The timing of thromboembolic complications after electrical cardioversion of atrial flutter or fibrillation

M. Berger

Research output: Contribution to journalArticlepeer-review

Abstract

Electrical cardioversion of atrial fibrillation or flutter is associated with a small but significant risk of thromboembolic complications. Although previous studies indicate that the vast majority of embolic episodes occur within 10 days of cardioversion, current guidelines recommend that anticoagulants be continued for 4 weeks. Since the timing of embolic events after cardioversion may influence the duration of anticoagulation, a systematic analysis of this interval would be clinically useful. Pooled data from 35 studies were reviewed to assess the temporal relationship between cardioversion and thromboembolic episodes. There were 97 patients (84 with atrial fibrillation and 13 with atrial flutter) who had an embolic event after cardioversion. The interval between cardioversion and thromboembolic events ranged from <1-18 days. Of the 97 episodes, 79 (81%) occurred within 3 days and 94 (97%) within 10 days. The authors conclude that thromboembolic episodes related to cardioversion are unusual beyond 10 days. These findings may have implications regarding the duration of anticoagulation after cardioversion.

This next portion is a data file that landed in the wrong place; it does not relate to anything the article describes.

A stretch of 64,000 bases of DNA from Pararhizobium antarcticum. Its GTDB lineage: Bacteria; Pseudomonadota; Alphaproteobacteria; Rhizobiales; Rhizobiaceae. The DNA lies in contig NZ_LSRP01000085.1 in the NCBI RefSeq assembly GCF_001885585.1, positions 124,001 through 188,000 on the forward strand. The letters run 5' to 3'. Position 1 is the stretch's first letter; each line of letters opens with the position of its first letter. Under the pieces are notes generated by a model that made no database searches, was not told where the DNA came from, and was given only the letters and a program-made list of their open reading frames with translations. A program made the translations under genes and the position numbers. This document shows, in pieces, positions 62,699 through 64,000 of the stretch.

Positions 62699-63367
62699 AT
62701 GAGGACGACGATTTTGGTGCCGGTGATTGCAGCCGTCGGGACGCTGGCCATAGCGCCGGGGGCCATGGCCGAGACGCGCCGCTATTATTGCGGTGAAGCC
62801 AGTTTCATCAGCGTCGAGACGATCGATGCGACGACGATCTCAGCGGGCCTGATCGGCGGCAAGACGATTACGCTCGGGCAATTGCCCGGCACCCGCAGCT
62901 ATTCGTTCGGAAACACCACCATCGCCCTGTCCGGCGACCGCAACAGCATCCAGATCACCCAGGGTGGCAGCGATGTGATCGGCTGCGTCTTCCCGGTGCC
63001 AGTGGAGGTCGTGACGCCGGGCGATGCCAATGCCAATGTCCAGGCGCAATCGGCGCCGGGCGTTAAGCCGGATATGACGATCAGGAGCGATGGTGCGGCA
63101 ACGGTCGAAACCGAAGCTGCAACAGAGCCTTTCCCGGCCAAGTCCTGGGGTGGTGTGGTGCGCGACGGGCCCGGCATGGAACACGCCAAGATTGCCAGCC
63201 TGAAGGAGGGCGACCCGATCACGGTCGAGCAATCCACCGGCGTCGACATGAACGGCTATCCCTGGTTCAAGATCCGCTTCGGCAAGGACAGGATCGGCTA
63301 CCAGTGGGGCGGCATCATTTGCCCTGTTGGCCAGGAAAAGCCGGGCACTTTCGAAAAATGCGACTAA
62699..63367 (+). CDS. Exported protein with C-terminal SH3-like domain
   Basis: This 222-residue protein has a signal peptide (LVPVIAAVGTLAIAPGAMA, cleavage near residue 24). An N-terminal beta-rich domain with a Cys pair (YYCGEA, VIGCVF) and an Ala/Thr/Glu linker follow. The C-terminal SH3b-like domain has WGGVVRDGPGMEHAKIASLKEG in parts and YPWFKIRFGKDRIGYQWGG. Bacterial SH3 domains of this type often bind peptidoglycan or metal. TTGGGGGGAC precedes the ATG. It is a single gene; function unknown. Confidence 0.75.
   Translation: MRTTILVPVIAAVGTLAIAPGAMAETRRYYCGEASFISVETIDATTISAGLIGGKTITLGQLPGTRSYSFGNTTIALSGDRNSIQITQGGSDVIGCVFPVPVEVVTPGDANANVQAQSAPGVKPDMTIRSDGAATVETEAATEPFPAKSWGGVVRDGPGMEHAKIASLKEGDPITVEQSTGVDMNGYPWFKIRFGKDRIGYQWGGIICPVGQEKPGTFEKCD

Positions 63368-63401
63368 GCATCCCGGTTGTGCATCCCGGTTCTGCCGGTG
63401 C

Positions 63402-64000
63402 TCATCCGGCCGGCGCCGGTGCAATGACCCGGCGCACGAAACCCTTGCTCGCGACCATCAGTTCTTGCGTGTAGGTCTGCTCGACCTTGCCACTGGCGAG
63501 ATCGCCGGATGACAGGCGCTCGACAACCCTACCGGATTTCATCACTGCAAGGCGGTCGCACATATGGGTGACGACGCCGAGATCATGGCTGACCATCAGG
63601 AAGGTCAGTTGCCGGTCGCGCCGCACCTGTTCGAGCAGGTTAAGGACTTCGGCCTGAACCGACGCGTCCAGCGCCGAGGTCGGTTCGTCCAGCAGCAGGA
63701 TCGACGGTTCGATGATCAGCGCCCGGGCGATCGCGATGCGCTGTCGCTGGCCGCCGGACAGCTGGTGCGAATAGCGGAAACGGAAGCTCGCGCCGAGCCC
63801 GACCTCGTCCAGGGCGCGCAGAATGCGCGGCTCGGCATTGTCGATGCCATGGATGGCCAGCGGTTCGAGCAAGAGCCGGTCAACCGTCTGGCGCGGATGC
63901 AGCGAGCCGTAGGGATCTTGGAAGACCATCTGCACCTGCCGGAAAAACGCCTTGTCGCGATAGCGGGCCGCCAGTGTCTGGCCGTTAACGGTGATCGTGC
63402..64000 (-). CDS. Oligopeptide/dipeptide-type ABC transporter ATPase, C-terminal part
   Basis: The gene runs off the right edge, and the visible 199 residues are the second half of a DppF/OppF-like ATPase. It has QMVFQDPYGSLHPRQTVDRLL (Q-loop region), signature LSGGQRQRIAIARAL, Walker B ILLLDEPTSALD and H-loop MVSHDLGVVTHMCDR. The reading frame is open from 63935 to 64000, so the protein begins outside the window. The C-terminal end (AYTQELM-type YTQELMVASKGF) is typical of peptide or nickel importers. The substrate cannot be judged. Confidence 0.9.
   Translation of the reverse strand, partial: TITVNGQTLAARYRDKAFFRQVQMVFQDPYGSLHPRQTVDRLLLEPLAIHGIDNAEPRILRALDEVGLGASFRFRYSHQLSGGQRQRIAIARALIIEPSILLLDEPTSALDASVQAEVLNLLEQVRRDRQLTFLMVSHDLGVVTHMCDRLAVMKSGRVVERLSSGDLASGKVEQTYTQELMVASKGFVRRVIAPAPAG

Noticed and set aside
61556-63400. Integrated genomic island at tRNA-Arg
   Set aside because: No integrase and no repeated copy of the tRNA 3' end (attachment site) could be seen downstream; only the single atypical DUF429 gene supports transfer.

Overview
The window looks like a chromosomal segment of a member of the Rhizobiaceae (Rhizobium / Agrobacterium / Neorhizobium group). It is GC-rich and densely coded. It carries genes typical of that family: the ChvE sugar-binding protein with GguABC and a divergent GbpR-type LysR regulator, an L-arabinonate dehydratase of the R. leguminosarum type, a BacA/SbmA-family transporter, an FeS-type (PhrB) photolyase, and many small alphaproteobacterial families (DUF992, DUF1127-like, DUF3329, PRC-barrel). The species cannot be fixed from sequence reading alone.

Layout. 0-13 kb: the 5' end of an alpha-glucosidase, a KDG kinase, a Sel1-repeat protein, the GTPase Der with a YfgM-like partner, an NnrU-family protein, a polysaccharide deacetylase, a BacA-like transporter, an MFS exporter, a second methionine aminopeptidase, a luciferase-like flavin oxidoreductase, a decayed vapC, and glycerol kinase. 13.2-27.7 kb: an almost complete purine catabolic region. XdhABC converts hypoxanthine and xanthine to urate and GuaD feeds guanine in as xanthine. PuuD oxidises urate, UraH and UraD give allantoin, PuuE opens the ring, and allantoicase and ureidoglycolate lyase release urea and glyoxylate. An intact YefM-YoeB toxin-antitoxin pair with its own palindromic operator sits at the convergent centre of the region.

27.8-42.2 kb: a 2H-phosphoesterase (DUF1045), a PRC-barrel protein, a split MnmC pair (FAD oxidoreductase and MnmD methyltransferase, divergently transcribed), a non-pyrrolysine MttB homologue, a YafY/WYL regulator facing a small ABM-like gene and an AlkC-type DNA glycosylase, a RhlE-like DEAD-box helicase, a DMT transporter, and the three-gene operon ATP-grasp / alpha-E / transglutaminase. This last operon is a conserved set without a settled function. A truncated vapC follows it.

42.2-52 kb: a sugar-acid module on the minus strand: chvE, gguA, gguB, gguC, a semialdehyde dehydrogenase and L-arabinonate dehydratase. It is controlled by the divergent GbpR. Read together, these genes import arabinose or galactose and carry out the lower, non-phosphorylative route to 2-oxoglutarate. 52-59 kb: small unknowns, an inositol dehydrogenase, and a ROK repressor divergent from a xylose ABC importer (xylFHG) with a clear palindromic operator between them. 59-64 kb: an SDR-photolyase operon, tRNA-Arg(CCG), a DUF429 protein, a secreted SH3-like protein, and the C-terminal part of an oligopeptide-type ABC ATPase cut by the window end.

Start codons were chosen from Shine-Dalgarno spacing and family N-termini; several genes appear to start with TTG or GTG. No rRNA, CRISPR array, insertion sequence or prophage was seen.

Original languageEnglish
Pages (from-to)581-584
Number of pages4
JournalCardiovascular Reviews and Reports
Volume22
Issue number10
StatePublished - 2001
Externally publishedYes

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